The Devils of Loudun

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The Devils of Loudun
TheDevilsOfLoudun.jpg
First edition
AuthorAldous Huxley
Cover artistVal Biro
CountryUnited Kingdom
LanguageEnglish
SubjectHistory, biography
Published1952 (Chatto & Windus)
Media typePrint (hardback & paperback)

The Devils of Loudun is a 1952 non-fiction novel by Aldous Huxley.

Premise[edit]

It is a historical narrative of supposed demonic possession, religious fanaticism, sexual repression, and mass hysteria that occurred in 17th-century France surrounding unexplained events that took place in the small town of Loudun. It centers on Roman Catholic priest Urbain Grandier and an entire convent of Ursuline nuns, who allegedly became possessed by demons after Grandier made a pact with Satan. The events led to several public exorcisms as well as executions by burning.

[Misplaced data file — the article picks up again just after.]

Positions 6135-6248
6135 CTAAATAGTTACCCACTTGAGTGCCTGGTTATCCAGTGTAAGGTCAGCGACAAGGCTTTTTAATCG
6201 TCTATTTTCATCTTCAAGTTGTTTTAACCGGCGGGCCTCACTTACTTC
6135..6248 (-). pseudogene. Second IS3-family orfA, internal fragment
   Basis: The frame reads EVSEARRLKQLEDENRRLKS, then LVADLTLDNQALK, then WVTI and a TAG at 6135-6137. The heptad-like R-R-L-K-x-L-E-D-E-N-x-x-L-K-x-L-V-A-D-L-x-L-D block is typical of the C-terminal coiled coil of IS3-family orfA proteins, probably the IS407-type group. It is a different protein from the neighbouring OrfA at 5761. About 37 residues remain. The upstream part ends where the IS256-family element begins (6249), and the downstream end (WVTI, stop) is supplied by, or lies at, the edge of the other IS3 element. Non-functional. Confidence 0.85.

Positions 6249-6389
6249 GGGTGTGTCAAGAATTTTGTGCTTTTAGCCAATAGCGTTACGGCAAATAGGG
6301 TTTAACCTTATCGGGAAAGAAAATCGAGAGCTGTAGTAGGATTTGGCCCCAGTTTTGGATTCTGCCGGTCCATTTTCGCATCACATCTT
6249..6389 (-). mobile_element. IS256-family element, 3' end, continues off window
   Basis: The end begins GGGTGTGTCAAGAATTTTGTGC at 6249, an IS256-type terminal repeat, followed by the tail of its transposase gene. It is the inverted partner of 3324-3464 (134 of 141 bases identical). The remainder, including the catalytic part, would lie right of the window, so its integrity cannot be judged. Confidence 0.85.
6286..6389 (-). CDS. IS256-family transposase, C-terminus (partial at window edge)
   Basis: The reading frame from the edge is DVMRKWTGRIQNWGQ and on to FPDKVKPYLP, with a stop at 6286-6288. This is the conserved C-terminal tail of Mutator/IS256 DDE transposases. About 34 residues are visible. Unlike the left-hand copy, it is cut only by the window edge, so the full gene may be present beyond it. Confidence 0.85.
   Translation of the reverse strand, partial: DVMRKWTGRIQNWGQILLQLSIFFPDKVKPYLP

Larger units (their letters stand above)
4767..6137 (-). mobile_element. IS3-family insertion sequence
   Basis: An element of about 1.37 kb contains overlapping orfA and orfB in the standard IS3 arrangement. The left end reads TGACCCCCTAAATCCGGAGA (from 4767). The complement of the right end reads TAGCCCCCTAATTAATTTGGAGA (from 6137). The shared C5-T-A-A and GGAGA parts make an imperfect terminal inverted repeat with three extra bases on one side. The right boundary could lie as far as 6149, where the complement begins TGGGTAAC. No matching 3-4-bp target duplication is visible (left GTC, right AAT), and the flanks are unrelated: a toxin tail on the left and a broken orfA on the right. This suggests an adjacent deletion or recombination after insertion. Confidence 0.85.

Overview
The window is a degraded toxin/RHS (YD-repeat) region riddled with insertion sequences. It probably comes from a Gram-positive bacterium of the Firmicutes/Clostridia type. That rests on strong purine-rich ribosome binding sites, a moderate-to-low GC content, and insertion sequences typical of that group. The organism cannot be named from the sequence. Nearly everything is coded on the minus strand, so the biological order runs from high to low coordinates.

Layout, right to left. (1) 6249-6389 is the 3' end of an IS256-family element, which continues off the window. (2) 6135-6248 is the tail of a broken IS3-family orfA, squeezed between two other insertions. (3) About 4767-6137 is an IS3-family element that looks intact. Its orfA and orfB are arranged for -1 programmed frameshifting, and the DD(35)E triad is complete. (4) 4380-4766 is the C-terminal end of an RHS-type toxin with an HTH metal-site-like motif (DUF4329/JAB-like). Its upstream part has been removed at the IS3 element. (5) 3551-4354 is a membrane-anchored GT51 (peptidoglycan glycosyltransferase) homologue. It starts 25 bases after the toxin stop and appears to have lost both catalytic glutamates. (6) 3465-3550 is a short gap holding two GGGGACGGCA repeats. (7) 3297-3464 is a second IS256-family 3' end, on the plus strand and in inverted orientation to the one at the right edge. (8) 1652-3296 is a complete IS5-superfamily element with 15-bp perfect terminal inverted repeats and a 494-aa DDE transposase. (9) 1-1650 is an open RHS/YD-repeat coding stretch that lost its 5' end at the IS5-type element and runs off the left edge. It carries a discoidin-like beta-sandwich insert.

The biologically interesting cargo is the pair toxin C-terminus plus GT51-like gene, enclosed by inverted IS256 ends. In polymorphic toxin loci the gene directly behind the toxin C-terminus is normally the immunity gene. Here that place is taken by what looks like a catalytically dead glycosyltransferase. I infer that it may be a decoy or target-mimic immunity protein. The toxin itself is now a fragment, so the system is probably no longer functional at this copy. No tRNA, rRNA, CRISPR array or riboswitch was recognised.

The book, though lesser known than Huxley's other books, is considered one of his best works.[1]

Historical details[edit]

Urbain Grandier was a priest burned at the stake at Loudun, France on 18 August 1634. He was accused of seducing an entire convent of Ursuline nuns and of being in league with the devil. Grandier was likely promiscuous and was insolent towards his peers. He had antagonized the Mother Superior, Sister Jeanne of the Angels, when he rejected her offer to become the spiritual advisor to the convent. He faced an ecclesiastical tribunal and was acquitted.

It was only after he had publicly spoken against Cardinal Richelieu that a new trial was ordered by the Cardinal. He was tortured, found guilty and executed by being burnt alive, but never admitted guilt. Huxley touches on aspects of the multiple personality controversy in cases of apparent demonic possession within this book.

Adaptations[edit]

The story was adapted into a 1960 stage play by playwright John Whiting. This was, in turn, adapted into the controversial 1971 Ken Russell feature film The Devils, which starred Vanessa Redgrave and Oliver Reed. A 1969 opera based on the play, Die Teufel von Loudun, by Krzysztof Penderecki, was videotaped and released on DVD.

See also[edit]

References[edit]

  1. ^ "The Devils of Loudun by Aldous Huxley". Harper Collins. Archived from the original on 27 June 2015. Retrieved 29 March 2009.

External links[edit]